Representative Moran likes to point out that those who serve in Congress are obliged to maintain dual households at great expense. He speaks of these hardships as if he and his colleagues are relegated to sleeping under their desks at night. Lord knows, they probably spend enough time sleeping there during the day. Remember, he is the one who wanted the job in the first place. Remember something else as well when you are aggrieved over his hardships: when our nation was founded, serving in Congress was an honorary and part-time position. Those elected to serve were only expected to meet for limited term sessions each year in order to conduct the essential business of the nation. Over time, those we elected to office have passed legislation to make the job full-time in order to justify their continuing salary and benefit increases. On top of that, since they are hanging around all the time, they further justify their presence by continually enacting unnecessary and cumbersome legislation which eventually causes us citizens more heartburn and chips away at our freedoms. Wow! Aren’t you glad they turned it into a full-time job?
Representative Moran complains that Congressional compensation has been frozen since 2009 and now he wants a “bump." Well, think about this: if you were making $174,000 a year, what would a good “bump” be in terms of annual income? Remember, this guy is making the equivalent of $87 an hour, almost $700 a day. He is in the 28% tax bracket at the very least. (He may be at an even higher level if he has other income sources or if his spouse earns additional income, but for the purposes of this blog, we’ll assume he’s at 28%.) Given that, will a 5% raise help much? That's another $8,700 a year in pay, but nets out to just over $6,200 in that tax bracket. In effect, we are raising his gross hourly pay by $4.35. I seriously doubt that Representative Moran can support raising the pay of unskilled workers somewhere between 40% and 100% and then happily walking away with a paltry 5% added to his own pocket. On the other hand, a 5% raise to the average worker in today’s economy would be a boon, though certainly not very common. Most of us in the private sector would be ecstatic with a 5% increase. My gut tells me that the Congressman would be happy with a 5% increase only if it were retroactive to 2009—in other words, 5% per year for 2010, 2011, 2012, 2013—well, you get the picture. Collectively, that becomes one fat paycheck!
In the private sector, if we are not getting paid what we think we are worth, we might decide to quit our job and look for greener pastures. But having done so, we may find that the “greener pastures” are rather hard to come by because compensation for any given skill-set is determined by the competition for it in the marketplace. In effect, like water, it finds its own level rather than being artificially elevated by those with less than an objective perspective on the matter. It sure would be nice if we all could vote ourselves increased compensation simply by claiming we deserve it.
But Representative Moran did not seek greener pastures by leaving his position in the House. Oh no, quite the contrary—he continued to seek re-election eleven times and has held onto that grossly underpaid position for what will amount to 24 years when he retires at the end of his current term. Actually, Moran has been on the public dole for much longer than that and likely in jobs that were less rewarding. He worked for five years in the 70’s as a budget officer with the Department of Health, Education & Welfare. He also held the position of senior specialist for budgetary and fiscal policy in the Library of Congress for a time. From 1976 to 1979, he served on the staff of the U.S. Senate Appropriations Committee. He then dropped out of federal service after being elected to his hometown city council in Alexandria, Virginia. From there he moved to deputy mayor and then, in 1985, managed to win election to the high office of mayor of Alexandria. He resigned that position after running for Congress and getting elected in November 1990. No doubt, his congressional position has paid better and comes with more benefits than any of his previous positions, yet Representative Moran is displeased with his pay.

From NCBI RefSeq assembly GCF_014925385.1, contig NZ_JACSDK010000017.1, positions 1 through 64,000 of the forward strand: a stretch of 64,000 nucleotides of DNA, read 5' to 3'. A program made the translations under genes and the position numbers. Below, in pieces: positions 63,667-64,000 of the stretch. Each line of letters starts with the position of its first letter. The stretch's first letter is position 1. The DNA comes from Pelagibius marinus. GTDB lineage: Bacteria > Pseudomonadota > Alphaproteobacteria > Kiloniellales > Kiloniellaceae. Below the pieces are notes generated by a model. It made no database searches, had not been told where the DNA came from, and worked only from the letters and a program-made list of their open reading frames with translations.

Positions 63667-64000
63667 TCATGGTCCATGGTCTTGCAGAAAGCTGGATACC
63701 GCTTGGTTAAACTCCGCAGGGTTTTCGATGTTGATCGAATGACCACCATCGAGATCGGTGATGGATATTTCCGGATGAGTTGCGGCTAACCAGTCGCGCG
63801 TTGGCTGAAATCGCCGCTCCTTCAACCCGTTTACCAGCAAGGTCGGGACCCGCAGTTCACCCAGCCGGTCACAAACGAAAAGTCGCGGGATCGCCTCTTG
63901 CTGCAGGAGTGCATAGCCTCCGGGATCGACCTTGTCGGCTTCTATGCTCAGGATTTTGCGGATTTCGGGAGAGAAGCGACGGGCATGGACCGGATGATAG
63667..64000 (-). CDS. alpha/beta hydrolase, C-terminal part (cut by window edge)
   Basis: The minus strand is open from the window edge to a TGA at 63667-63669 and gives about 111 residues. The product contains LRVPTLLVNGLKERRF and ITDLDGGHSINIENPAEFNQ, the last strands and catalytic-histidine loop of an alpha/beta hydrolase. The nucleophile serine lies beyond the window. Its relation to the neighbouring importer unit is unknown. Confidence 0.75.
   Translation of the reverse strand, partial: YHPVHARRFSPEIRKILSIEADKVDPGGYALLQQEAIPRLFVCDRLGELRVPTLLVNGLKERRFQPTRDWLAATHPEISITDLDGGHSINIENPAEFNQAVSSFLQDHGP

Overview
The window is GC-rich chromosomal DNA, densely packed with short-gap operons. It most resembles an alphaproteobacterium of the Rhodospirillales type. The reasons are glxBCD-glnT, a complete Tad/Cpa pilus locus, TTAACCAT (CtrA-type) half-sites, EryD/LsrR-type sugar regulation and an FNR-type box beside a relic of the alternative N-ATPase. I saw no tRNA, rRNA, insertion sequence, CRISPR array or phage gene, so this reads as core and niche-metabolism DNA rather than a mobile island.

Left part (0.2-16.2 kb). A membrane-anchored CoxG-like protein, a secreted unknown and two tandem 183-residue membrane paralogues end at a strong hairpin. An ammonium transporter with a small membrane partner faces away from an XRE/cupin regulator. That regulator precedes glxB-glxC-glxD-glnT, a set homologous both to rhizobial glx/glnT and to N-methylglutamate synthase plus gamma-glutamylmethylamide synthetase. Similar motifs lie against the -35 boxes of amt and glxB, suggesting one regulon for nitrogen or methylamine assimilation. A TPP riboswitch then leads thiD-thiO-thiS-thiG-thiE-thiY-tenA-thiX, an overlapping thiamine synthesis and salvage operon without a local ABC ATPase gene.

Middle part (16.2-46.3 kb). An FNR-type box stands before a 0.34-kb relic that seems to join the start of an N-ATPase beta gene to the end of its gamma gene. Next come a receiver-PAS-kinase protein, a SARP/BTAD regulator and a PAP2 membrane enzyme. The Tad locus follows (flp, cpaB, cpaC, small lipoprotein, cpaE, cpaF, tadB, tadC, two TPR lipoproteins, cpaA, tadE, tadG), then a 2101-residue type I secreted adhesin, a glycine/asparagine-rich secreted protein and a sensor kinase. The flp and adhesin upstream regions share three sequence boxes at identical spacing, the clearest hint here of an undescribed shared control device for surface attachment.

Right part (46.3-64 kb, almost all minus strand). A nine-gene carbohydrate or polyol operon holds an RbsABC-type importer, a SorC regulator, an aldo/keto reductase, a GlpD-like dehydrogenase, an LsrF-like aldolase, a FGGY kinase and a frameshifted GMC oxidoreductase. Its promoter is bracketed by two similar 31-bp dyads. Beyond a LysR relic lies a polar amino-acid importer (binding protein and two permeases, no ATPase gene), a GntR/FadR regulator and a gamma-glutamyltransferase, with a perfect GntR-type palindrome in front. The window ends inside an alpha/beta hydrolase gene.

We might also make note of the fact that Representative Moran’s 8th Congressional District is an area of northern Virginia that is richly sprinkled with many, many federal defense contractors. In light of that, one cannot help but conjecture that “other benefits” just might be readily available to anyone holding the office representing that sector of the economy.
Back in 2007, Moran was estimated to have a net worth exceeding $12 million, much of which might have been attributable to his wealthy second wife who divorced him 2010. According to Moran’s financial disclosure, he is now among the least wealthy serving in Congress and claims that he will enter into retirement with only a money market fund with assets of approximately $15,000. The average private-sector person would not even attempt retirement with only $15,000 salted away, but Moran’s federal pension plus the power and influence he will wield from his congressional committee service will prop up the lack of finances quite nicely.
So, as the Democrat Representative from Virginia’s 8th Congressional District heads out the door into retirement, keep your eyes peeled to see where he turns up next. I guarantee you that it won’t be on the front porch, sitting in a rocker and sipping mint juleps. No, I believe you will see the former congressman in his suit and tie out peddling his influence to those federal contractors in his old district, making sure they understand that he can deliver the pork to their front steps for the right price—a price which will far exceed the financial dreams of any rank and file congressman only earning a paltry six-figure paycheck.
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